Screening in a porch allows you to use the space throughout the year without worrying about bugs or other creatures. However, screening in a porch can get pretty expensive – averaging $2,000 for a 200 sq. ft. porch. Expect labor to make up around 60% of this price, too.
But if you’re willing to get your hands dirty, and get creative with your materials, you could do the same job for a few hundred dollars.
To get you started, here are 7 screen porch ideas on a budget.
Adding a screen to your porch has numerous benefits, including:
- Gives you usable outdoor space without worrying about bugs
- Can add value to your home
- Can block out some sunlight, giving you a bit of shade
- Creates a transitional area between indoors and outdoors
The bottom line is that a screened porch is useful for giving you access to fresh air and the outdoors while not being pestered by bugs or having to sit in the blaring hot sun.
1. Outdoor Curtains
A budget-friendly alternative to a traditional porch screen is outdoor curtains. Depending on how much privacy/shade you want, you could choose from opaque curtains (such as these) or sheer net curtains (such as these).
Unsurprisingly, you’ll need to fix curtain rails to your porch roof, but this is easy enough. You’ll also need to measure the length of the space you’re screening in to get the right number of curtains.
Wind can be a nuisance when dealing with outdoor curtains. Make sure you check out our article on how to stop curtains from blowing around for some tips!
- Plenty of budget-friendly options
- Less permanent option than a traditional screen
- Can provide varying levels of privacy
- Will need maintaining to keep them looking nice
2. Roller Shades
A similar budget-friendly option is roller blinds. Bamboo shades are a good option because they’re inexpensive and lightweight. However, they’re not as weather-resistant as treated fabric curtains, so make sure you take them down during wetter weather.
Installing them is usually pretty easy: you’ll need to drill some holes and fit some screws. Make sure you measure the section you’re screening in and buy shades with the appropriate width.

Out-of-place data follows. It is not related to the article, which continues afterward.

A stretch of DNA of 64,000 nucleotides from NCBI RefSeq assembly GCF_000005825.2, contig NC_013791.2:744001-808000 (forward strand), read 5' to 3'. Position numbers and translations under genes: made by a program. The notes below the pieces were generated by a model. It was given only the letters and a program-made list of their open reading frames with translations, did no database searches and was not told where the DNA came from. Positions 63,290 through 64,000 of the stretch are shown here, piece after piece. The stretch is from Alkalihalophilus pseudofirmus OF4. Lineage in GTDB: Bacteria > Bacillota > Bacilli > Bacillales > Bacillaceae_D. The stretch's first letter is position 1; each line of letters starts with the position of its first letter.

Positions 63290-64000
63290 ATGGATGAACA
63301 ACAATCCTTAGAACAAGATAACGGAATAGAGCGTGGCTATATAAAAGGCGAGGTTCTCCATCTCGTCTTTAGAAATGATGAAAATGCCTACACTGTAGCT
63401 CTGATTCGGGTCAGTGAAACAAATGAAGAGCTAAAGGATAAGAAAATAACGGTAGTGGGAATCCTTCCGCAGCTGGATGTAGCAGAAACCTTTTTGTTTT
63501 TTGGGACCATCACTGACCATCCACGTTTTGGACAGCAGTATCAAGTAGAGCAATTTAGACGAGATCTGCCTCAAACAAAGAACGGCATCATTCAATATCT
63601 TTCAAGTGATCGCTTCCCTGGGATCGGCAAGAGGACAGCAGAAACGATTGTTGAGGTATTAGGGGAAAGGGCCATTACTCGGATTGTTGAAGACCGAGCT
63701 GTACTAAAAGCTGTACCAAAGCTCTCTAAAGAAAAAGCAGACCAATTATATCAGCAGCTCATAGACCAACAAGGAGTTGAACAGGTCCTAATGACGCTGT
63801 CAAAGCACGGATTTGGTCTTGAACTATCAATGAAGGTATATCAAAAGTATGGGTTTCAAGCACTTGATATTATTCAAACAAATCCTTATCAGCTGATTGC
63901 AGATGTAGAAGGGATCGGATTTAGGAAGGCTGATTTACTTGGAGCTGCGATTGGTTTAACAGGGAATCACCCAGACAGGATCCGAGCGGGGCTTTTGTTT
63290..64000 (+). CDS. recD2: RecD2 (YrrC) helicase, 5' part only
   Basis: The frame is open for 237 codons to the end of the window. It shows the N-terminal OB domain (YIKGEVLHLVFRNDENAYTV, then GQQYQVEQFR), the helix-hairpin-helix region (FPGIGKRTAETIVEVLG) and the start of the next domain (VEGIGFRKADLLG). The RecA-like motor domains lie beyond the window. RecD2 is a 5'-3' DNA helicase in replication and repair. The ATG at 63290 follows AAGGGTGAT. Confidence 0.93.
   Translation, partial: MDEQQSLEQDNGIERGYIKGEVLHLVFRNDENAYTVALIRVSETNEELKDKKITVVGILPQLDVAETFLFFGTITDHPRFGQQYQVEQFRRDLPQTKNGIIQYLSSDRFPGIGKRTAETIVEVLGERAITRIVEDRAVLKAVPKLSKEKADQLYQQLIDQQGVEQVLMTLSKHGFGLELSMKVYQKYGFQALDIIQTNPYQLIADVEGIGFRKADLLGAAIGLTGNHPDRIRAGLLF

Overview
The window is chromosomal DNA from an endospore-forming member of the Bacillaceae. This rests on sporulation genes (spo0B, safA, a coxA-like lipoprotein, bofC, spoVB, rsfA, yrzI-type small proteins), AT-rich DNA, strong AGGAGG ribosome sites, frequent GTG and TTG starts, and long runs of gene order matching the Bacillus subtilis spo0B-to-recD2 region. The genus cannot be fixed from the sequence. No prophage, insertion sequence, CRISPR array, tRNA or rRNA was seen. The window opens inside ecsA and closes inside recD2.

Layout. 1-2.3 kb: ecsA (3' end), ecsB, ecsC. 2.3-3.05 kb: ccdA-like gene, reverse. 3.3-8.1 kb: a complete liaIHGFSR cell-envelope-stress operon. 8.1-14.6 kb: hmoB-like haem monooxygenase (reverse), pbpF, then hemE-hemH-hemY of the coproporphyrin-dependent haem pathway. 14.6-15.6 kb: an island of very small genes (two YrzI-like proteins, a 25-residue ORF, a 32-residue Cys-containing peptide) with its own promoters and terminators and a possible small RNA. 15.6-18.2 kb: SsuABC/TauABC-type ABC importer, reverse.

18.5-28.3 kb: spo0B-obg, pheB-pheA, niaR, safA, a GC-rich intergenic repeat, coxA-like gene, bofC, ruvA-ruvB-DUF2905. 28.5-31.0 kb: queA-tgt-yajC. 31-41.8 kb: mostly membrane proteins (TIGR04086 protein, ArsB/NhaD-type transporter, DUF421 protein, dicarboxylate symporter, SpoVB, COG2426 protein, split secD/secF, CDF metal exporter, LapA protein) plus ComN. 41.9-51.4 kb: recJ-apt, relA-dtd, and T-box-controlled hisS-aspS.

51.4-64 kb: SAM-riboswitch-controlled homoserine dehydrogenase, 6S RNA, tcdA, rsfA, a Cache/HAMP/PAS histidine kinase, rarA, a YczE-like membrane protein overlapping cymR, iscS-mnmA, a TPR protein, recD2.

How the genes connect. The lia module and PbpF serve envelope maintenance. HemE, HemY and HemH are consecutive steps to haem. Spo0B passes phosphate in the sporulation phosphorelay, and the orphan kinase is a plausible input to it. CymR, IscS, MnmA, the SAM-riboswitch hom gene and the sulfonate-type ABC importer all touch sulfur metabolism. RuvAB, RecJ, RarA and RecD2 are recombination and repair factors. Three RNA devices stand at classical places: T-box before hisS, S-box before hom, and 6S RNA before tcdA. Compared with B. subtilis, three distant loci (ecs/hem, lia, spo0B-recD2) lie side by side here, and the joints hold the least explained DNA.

As with curtains, you might want a way to hold the shades in place. While you can weigh curtains down, it’ll be better to install some hooks for roll up blinds. They’re more fragile, so hanging weights from them could rip them.
- Can add a boho or natural look to your balcony
- Inexpensive and easy to install
- Plenty of sizes available
- Not especially weather-resistant
- Can be quite fragile
If you want actual porch screens, the best material to use is fiberglass mesh (such as this). It’s less expensive than metal mesh and is safer around kids and pets because there’s no risk of injury.
To make the screens, you’ll need to build individual panels out of treated wood. You then attach the mesh to these, stretching it taut. Finally, fix the panels to your existing patio, ideally in a way that makes them easily removable.
While this method sounds simple, it’s really not difficult if you have some basic DIY knowledge. Check out this video on how to make screen panels for a more visual guide.
- Can mimic professional porch screens if built well
- Generally the best option for ensuring no bugs get in
- Cheaper than metal mesh or readymade panels
- Probably the most expensive budget option
4. Vinyl Sheeting
If you want a screened in porch that doesn’t have any breeze come through, something like vinyl sheeting is a good option. Obviously, you’ll want to go for transparent vinyl sheeting (such as this) if you still want visibility.